do less, see more, learn

As we accustom ourselves to life in lockdown – for however long that may be – we find the need to contain ourselves within a much smaller space than we are used to and in so doing we to rediscover ourselves and our places anew.

One way to do this is to focus on the smaller picture, that which is often too diminutive to come to our attention and in so doing we may find that the bigger picture is contained within the smaller picture.

It was through the practice of watching and waiting – and conversely of waiting and watching – in my forest garden that I learned everything that I have learned about what happens within it. Very slowly over the minutes, hours, days, weeks, months and years the bigger picture has assimilated itself within me.

As an illustration of watching and of waiting I have been taking daily photographs of the beautiful unfolding blossom on the cherry, pear and apple trees in the garden. The photos below are of the cherry – Cariad – from 9th to 22nd April and they speak for themselves.  As it happened I chose to focus on the buds that would ultimately be almost the last to reveal fully opened blossoms and you can see the others opening in the background beforehand.

However I must add two caveats: Firstly that I am not a photographer and that the image is not placed in exactly the same way in succeeding day’s picture, but nevertheless you can clearly see the gentle, delicate unfolding of the blossom, almost imperceptible from day to day, but clearly marked over a relatively short space of time. And secondly that true watching is not accomplished by means of taking photos, to truly see you must only watch and wait and leave the camera behind.

And then what you see – ever clearer as time goes on – is life looking back at you.

Do less, see more, learn.

principle: watch and wait.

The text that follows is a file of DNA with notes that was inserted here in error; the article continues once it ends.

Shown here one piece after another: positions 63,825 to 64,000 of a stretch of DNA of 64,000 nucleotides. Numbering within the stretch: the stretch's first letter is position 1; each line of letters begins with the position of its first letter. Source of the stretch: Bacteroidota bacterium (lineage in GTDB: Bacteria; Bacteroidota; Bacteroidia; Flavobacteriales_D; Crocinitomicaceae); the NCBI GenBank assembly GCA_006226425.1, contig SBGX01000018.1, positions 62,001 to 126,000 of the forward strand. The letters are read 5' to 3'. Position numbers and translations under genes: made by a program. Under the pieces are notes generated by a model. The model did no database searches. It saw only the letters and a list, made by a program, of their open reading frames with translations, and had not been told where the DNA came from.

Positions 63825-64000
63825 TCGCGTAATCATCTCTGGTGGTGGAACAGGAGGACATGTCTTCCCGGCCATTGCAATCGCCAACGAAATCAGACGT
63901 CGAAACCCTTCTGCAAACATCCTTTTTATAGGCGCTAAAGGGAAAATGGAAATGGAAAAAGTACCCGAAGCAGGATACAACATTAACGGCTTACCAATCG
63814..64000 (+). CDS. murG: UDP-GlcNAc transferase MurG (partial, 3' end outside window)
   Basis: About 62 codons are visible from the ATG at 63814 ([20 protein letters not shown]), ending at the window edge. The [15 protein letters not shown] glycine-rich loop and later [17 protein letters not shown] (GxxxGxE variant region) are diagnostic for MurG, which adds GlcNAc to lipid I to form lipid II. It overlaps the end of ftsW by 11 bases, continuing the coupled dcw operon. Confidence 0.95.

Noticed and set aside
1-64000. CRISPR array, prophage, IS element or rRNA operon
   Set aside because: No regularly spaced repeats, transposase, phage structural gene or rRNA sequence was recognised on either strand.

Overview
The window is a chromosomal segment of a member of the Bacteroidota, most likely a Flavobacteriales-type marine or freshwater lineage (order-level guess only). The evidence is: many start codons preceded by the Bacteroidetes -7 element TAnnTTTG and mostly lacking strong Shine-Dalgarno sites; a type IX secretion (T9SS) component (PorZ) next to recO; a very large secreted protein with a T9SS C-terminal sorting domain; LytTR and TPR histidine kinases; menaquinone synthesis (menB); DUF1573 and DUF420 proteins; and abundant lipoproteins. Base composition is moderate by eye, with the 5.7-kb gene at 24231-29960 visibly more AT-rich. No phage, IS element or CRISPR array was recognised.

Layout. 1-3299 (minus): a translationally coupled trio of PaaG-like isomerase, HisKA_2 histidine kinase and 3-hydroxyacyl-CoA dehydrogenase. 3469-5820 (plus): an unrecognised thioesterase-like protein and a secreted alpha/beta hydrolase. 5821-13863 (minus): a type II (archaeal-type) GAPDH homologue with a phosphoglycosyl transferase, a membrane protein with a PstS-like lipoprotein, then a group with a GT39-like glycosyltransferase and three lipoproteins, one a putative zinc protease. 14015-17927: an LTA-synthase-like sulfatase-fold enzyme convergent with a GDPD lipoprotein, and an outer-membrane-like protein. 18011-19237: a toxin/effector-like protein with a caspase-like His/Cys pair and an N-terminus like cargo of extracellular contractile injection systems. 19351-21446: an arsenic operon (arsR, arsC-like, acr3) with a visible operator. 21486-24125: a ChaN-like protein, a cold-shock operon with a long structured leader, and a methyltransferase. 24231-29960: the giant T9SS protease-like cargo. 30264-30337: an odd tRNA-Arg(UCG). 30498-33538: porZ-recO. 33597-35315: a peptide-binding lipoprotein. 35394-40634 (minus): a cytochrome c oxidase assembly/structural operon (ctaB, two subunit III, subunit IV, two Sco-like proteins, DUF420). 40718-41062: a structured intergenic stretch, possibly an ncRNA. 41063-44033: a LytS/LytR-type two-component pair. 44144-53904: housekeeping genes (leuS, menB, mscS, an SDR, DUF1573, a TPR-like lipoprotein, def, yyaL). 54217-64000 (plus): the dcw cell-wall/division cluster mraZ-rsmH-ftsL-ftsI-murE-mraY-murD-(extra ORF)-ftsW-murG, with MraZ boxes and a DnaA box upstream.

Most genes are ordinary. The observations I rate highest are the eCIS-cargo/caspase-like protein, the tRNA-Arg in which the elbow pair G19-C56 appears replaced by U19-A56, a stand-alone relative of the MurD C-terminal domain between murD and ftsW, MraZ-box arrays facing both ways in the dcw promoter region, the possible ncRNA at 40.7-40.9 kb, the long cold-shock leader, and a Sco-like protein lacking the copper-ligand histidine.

About Anni Kelsey

I love forest gardens and forest gardening, nature, reading and everything good about being alive. I have written two books - the garden of equal delights (2020) - about the principles and practice of forest gardening; and Edible Perennial Gardening (2014) - about growing perennial vegetables in polycultures, which is basically forest gardening concentrating on the lower layers.
This entry was posted in Borderland Garden, Forest Gardening, Principles of forest gardening, Relationship with nature, the garden of equal delights, Waiting, Watching and tagged . Bookmark the permalink.

4 Responses to do less, see more, learn

  1. Tom says:

    Lovely post!

    Liked by 1 person

  2. tobateksinghdisplaced says:

    so beautiful – life looking back at us!
    thanks for sharing this wonderfully illustrated experience!

    Liked by 1 person

Leave a Reply

Fill in your details below or click an icon to log in: Logo

You are commenting using your account. Log Out /  Change )

Twitter picture

You are commenting using your Twitter account. Log Out /  Change )

Facebook photo

You are commenting using your Facebook account. Log Out /  Change )

Connecting to %s

This site uses Akismet to reduce spam. Learn how your comment data is processed.